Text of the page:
How far up the scale such unconscious sentience may extend, I will not even guess. It is certainly difficult to suppose that the apes, the elephant, and the higher domestic animals, have not, in some degree, a self or soul which connects experiences and gives rise to rudimentary individuality. But at least a great deal of what appears to be animal suffering need not be suffering in any real sense. It may be we who have invented the 'sufferers' by the 'pathetic fallacy' of reading into the beasts a self for which there is no real evidence.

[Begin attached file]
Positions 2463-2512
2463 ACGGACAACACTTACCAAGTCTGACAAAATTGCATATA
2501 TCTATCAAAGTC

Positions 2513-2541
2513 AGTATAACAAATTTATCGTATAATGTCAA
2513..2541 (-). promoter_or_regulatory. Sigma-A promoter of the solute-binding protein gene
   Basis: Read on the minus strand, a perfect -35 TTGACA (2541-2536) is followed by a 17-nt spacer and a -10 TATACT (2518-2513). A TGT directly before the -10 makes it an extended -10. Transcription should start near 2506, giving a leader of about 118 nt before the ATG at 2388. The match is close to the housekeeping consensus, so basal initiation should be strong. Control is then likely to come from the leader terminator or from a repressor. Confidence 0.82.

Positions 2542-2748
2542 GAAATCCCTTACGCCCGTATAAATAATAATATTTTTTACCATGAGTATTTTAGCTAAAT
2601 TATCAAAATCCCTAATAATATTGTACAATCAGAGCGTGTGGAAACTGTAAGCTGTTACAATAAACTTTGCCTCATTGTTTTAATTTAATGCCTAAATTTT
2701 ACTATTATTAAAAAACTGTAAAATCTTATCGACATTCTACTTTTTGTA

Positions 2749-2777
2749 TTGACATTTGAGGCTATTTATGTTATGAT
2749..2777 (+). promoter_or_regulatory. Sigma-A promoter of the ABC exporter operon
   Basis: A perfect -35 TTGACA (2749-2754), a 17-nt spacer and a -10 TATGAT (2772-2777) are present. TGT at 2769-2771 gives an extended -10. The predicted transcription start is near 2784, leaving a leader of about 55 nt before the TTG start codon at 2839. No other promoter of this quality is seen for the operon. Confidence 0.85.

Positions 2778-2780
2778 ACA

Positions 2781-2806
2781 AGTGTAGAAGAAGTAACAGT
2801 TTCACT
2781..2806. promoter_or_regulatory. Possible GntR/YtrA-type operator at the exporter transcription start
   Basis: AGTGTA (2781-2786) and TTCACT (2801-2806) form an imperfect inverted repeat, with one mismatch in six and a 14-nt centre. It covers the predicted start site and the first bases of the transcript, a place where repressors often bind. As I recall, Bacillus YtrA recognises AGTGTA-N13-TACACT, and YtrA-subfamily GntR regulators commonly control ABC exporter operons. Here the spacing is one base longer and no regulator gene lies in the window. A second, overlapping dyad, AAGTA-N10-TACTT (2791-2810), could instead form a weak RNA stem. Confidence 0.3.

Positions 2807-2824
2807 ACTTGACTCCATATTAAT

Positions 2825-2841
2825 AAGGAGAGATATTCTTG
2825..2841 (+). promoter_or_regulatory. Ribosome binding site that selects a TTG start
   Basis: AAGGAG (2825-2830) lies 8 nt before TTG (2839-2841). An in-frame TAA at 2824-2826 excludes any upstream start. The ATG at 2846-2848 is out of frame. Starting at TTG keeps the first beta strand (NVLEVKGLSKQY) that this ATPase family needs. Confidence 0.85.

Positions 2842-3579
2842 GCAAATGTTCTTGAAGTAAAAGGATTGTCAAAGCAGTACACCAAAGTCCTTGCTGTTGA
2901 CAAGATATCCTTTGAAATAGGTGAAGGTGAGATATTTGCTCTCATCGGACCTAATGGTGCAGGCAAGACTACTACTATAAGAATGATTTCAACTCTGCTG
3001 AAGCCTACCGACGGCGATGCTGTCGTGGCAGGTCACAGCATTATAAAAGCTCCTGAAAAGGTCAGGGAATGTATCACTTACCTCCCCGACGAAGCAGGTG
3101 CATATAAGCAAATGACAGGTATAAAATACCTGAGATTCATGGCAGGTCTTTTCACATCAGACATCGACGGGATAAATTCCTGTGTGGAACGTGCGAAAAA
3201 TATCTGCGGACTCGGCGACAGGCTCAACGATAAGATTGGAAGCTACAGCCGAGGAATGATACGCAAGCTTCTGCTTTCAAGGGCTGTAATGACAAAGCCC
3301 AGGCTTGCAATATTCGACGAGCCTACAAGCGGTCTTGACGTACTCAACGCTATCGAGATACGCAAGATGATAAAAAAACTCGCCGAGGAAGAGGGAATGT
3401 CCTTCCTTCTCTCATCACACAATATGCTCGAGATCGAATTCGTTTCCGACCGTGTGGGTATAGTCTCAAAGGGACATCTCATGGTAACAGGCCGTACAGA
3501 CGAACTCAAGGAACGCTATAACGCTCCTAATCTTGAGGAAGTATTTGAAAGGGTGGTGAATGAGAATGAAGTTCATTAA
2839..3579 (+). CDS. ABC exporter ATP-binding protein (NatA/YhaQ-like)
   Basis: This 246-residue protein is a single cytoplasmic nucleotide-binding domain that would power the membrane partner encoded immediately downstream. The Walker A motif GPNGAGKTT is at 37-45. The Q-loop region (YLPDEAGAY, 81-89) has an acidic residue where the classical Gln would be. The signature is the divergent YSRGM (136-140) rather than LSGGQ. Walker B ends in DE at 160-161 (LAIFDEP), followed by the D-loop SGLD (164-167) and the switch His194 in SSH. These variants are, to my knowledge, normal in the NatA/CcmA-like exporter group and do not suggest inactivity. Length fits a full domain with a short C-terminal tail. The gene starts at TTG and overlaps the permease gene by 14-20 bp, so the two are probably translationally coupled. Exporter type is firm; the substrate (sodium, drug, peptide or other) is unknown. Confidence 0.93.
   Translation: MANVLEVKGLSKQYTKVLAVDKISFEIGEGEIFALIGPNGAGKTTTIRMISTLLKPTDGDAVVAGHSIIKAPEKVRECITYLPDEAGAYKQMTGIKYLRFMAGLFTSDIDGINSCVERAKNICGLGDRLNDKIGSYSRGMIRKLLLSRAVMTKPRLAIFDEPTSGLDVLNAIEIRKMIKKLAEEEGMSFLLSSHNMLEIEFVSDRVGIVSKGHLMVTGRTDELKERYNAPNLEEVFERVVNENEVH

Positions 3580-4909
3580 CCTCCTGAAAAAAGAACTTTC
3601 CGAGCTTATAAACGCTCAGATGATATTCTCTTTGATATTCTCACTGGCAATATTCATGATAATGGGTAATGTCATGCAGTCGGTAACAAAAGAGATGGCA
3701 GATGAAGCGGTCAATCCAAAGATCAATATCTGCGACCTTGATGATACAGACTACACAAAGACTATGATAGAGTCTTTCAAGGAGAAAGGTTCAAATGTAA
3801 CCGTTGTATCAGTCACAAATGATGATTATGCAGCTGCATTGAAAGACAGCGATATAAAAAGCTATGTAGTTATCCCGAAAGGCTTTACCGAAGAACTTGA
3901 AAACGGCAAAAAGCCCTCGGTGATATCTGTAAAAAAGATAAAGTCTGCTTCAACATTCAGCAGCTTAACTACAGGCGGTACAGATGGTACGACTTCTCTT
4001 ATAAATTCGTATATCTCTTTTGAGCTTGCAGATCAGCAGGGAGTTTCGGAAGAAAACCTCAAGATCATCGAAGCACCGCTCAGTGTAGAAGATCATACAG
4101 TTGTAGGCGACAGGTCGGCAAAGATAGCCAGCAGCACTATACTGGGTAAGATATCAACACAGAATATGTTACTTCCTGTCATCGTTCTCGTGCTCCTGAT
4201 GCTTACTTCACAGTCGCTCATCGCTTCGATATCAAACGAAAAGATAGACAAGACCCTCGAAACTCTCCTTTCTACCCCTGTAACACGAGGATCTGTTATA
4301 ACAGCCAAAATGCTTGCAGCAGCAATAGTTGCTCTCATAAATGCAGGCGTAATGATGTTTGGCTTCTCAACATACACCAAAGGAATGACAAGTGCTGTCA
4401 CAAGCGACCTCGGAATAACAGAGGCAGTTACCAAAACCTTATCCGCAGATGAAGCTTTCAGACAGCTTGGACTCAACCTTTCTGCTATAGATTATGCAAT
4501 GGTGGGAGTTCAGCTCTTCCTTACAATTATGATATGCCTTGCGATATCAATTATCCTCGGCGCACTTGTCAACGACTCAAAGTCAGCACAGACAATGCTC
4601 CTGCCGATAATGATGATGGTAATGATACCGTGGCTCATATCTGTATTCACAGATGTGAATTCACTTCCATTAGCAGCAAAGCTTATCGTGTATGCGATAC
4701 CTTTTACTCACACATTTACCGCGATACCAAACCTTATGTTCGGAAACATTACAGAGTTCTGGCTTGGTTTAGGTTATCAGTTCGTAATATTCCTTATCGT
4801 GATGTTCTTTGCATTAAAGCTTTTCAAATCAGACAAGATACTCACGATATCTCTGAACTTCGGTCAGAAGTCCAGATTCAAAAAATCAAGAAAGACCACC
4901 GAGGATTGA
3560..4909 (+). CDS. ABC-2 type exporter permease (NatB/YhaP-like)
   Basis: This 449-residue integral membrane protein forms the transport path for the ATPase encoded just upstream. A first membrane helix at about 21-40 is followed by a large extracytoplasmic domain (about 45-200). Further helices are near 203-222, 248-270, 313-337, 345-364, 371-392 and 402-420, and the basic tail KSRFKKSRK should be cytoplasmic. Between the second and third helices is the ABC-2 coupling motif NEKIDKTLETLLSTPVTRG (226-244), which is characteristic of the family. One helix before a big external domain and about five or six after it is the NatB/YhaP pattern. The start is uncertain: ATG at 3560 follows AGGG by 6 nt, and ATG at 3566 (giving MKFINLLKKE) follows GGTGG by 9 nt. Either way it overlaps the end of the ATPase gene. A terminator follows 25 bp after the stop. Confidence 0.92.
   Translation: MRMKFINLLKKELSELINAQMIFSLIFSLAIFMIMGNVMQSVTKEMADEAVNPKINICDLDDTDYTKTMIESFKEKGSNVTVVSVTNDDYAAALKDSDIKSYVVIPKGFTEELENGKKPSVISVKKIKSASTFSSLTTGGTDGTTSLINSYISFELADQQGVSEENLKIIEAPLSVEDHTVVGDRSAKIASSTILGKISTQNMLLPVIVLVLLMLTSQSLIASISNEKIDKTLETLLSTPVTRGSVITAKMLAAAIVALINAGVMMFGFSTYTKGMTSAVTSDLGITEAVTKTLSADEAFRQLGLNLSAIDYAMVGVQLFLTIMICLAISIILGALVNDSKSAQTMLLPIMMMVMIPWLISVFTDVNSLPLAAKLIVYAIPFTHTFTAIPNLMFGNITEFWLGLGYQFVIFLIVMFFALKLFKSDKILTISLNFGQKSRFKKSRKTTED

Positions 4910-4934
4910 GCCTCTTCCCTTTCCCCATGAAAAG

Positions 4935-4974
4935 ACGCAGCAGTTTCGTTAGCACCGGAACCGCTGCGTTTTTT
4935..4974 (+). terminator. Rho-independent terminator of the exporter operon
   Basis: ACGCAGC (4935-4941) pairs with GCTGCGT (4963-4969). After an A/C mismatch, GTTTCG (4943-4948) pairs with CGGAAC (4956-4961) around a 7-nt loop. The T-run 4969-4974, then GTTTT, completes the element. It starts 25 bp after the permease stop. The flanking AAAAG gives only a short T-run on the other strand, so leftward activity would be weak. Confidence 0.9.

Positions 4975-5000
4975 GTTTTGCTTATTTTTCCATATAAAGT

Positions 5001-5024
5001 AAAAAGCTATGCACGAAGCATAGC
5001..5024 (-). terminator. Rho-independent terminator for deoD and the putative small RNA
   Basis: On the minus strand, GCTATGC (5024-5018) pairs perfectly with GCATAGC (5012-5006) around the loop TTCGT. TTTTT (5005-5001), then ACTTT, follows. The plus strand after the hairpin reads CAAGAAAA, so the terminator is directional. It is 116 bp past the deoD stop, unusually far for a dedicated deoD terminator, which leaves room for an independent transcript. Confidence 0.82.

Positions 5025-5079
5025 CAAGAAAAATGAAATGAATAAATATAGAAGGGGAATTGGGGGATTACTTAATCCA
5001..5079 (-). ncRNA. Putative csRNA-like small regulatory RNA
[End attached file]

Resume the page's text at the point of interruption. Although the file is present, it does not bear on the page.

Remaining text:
2. The origin of animal suffering could be traced, by earlier generations, to the Fall of man - the whole world was infected by the uncreating rebellion of Adam. This is now impossible, for we have good reason to believe that animals existed long before men. Carnivorousness, with all that it entails, is older than humanity. Now it is impossible at this point not to remember a certain sacred story which, though never included in the creeds, has been widely believed in the Church and seems to be implied in several Dominical, Pauline, and Johannine utterances - I mean the story that man was not the first creature to rebel against the Creator, but that some older and mightier being long since became apostate and is now the emperor of darkness and (significantly) the Lord of this world. Some people would like to reject all such elements from Our Lord's teaching: and it might be argued that when He emptied Himself of His glory He also humbled Himself to share, as man, the current superstitions of His time. And I certainly think that Christ, in the flesh, was not omniscient - if only because a human brain could not, presumably, be the vehicle of omniscient consciousness, and to say that Our Lord's thinking was not really conditioned by the size and shape of His brain might be to deny the real incarnation and become a Docetist. Thus, if Our Lord had committed Himself to any scientific or historical statement which we knew to be untrue, this would not disturb my faith in His deity. But the doctrine of Satan's existence and fall is not among the things we know to be untrue: it contradicts not the facts discovered by scientists but the mere, vague 'climate of opinion' that we happen to be living in. Now I take a very low view of 'climates of opinion'. In his own subject every man knows that all discoveries are made and all errors corrected by those who ignore the 'climate of opinion'.